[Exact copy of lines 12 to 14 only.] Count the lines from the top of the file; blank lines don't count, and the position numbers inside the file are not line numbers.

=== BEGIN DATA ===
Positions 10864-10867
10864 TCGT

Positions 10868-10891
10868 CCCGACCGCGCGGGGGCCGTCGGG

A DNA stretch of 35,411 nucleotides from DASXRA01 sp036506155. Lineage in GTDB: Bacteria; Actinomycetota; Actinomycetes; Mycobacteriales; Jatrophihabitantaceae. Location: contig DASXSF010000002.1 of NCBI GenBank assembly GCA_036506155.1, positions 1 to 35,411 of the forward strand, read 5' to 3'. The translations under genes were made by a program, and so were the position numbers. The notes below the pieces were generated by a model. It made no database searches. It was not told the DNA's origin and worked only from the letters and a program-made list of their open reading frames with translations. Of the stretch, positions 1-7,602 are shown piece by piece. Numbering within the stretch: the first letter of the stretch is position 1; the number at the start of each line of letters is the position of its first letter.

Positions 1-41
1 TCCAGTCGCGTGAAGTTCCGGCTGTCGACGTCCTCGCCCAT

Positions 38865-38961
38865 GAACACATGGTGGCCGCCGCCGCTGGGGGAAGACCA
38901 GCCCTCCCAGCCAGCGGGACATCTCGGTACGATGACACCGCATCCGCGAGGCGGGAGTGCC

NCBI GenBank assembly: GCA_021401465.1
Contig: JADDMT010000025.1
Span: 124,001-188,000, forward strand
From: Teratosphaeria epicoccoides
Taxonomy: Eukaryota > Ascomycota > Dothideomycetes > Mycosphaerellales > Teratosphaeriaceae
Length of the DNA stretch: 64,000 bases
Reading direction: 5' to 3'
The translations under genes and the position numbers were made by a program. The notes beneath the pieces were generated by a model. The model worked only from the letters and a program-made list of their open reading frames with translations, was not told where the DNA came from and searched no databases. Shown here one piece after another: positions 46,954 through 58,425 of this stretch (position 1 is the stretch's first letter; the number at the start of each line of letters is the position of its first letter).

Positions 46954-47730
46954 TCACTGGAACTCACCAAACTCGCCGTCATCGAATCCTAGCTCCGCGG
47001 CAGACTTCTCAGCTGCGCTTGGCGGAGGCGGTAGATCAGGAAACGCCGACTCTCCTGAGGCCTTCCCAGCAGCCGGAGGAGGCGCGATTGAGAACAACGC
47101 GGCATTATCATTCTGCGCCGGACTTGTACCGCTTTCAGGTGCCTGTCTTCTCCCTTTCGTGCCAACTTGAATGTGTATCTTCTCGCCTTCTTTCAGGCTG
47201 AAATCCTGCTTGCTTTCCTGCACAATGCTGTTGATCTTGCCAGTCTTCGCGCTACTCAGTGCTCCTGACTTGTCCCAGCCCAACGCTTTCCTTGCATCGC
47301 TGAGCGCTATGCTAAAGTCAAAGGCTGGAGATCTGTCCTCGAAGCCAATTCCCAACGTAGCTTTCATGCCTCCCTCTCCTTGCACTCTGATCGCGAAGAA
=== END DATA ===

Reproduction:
Contig: JADDMT010000025.1
Span: 124,001-188,000, forward strand
From: Teratosphaeria epicoccoides